Back to: Agenda
Previous: Professor Rebecca Willis, University of Lancaster: Why tackling climate change has proved difficult
Next: Panel one - Q&A - part 1
Tim Hughes: So up now is Chris Stark from the Committee on Climate Change. He is also one of our expert leads and he's gonna be talking a bit more about what you're going to cover as the Climate Assembly. It's over to you, Chris.
Chris Stark: Thanks Tim. Morning everyone, I'm Chris. You're going to see a bit for me over the course of actually this-this weekend, and future weekends as well. So how you feeling? Good good. So just a very quick recap of what you've heard. So you've heard about what climate change is, the scientific basis for it. You've heard from Ed about the impacts of climate change and you've heard from Becky about why it's so hard to address the problem. And let me tell you, those presentations could have easily been a day each. So we're trying to cram a lot in, we know that. So what I'm going to do in this section is to talk just a bit about the UK, to talk about the target that the UK has, which we call this net zero target and then give you a sense of in the UK what's driving the emissions that we'll be talking about over the next four weekends, and what you're gonna do. So that's-that's the that's the point really of my section here. I'm gonna try and keep this section as factual as I can. And I'm sure there will be questions, and if you have them, I'll do my best to answer them afterwards.#
First, a point on what we're talking about today, so the UK is net zero target. And let me just briefly explain what that means. So net zero has, is both a term in science, it's a thing that really means something, but it's also become a-it's become a term that you see used publicly as almost like a badge for something. So it's important that we define it. And basically, it means reducing in the UK the greenhouse gas emissions that we are producing here to as low a level as possible, and then for whatever emissions are left, having gone through that process, having something that balances them on the other side. So that might be what I mean by that is something that absorbs carbon dioxide, greenhouse gas emissions, carbon dioxide from the atmosphere and that nets them off. So that might be through growing a tree, for example. It may be through some of the more technological approaches to taking that from the atmosphere, but that gets you to overall zero. So it's-it's, that's why it's net zero overall, we'll use that term a lot, but it's important to say here what it means. In the UK that target is about emissions that we actually produce here. Now sometimes that's called territorial emissions. That's the emissions that happened within the territory of the boundaries of the United Kingdom.#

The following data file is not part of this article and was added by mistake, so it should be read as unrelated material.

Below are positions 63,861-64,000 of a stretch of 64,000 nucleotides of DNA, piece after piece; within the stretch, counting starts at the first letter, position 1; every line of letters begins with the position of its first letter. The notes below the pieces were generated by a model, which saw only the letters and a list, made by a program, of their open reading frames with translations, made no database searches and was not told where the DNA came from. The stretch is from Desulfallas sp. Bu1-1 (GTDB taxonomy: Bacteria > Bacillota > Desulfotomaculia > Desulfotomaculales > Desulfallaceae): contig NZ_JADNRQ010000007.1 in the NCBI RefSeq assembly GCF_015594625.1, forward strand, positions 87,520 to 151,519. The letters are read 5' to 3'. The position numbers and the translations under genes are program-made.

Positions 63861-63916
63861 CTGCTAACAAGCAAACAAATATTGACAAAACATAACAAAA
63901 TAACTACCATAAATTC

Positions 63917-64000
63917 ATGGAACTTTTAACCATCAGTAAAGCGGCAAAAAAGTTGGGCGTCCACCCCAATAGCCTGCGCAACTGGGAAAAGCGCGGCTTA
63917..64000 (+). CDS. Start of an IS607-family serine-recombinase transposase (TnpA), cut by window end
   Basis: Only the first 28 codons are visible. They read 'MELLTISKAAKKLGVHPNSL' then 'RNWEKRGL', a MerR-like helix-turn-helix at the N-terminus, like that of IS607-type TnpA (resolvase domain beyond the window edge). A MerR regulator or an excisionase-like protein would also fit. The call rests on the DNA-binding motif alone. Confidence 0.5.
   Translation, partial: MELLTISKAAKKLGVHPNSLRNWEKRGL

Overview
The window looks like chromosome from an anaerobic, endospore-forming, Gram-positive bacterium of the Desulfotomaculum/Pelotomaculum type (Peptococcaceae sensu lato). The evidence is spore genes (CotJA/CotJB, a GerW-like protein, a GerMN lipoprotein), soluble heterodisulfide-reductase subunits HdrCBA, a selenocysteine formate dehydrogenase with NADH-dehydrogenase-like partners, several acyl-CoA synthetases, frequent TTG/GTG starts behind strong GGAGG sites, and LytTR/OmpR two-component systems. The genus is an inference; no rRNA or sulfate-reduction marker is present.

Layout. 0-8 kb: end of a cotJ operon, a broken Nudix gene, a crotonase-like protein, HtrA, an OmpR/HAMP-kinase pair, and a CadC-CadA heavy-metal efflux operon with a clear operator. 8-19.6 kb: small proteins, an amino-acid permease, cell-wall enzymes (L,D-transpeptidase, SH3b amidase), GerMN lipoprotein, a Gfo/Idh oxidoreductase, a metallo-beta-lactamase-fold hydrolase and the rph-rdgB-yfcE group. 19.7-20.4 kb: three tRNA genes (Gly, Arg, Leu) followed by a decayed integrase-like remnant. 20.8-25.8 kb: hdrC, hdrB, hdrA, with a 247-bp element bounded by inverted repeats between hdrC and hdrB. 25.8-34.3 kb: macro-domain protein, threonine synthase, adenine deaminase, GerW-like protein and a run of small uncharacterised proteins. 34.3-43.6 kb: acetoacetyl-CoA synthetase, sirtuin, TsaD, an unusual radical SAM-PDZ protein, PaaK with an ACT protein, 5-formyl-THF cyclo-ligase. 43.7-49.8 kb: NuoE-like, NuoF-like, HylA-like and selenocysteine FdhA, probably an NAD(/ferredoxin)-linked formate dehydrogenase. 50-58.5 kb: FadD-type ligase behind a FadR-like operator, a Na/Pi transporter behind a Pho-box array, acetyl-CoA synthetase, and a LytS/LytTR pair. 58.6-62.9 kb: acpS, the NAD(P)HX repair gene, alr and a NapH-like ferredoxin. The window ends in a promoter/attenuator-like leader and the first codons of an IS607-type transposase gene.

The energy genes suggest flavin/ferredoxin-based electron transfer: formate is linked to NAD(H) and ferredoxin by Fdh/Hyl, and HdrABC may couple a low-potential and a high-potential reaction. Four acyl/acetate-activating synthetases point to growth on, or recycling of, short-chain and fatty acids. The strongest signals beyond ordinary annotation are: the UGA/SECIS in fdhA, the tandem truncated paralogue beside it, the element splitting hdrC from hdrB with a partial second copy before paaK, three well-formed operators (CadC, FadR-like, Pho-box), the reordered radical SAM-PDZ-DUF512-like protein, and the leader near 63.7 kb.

But the other thing I wanted to say here is, although that's the basis of the UK target, there's a bigger story here going on which you will hear about, about what's sometimes called our carbon footprint. And we have a bigger carbon footprint than those emissions than just those emissions that we produce here in the UK. So think about the things that we import in particular. Think about something like steel, for example. So steel it is a thing that is produced through an industrial process, and a lot of the steel that we use is imported from another place. And that industrial process has emissions associated with it, and what we import therefore means we are responsible for something that happens outside the UK. Now, if you look at that-that question that sometimes called consumption emissions, because we're consuming that product, there is a bigger number associated with that and the emissions we produce here. So it's a bit 50% or so bigger than the emissions that we actually produce here. So we are responsible for something a bit more than just the emissions that are produced here in the UK. But the emissions just in the UK are still the biggest part of our impact on the climate. So it's the biggest, it's the biggest thing that we are responsible for. Those things that happened in the UK. I'm gonna talk you through very quickly what those are those production emissions overall. That's what we're looking at. That's what the target's about. But we should have it remind the the bigger part of this, too.#
Let's just talk then, about these greenhouse gas emissions and what we produce here in the UK. Um, overall, we've actually been cutting our greenhouse gas emissions for a long time, actually, for several decades since probably about the seventies. And that's a great story, because we are now, instead of being responsible for that very large part, just as Joe said of the problem in any one year, we're now actually going to cut a small part. So the UK is responsible for a relatively small amount of emissions each year. If you look historically, just as Joe said, we have a much bigger role to play. We're number five on the list of countries that have added to the problem of climate change overall. But in any one year now we're going to (indecipherable) a low amount. Let's just look there for what we are producing each year. Now you might have this on your table. I'm going to look at this. This is a pie chart of the latest stats that we have on emissions from the UK. Um, let's see if we can get this working. Right.#
The first part of the pie chart, we're gonna go through in order the emissions from biggest to smallest in each of the - in each of the sectors as you may call them of the UK. The biggest one, I don't know if this is surprising to you or not. The biggest one is surface transports. This is mainly about cars, vans, heavy goods vehicles, and the petrol and the diesel that they burn. And if we look at that, it's nearly 1/4 of the emissions produced here in the UK overall. That is now the biggest sectoral contributor to the problem of UK emissions overall.#
The next one is industry. That is industrial emissions, which is just over a 1/5 of the greenhouse gas emissions produced in the UK. And more than half of that is from manufacturing processes, which use a lot of fossil fuels typically. And another, 40% or so is from refining producing fuels. So in places like refineries, you'll find that. So that's overall 60% manufacturing 40% of refining gets you to that 21% of UK emissions of (indecipherable) from industry.#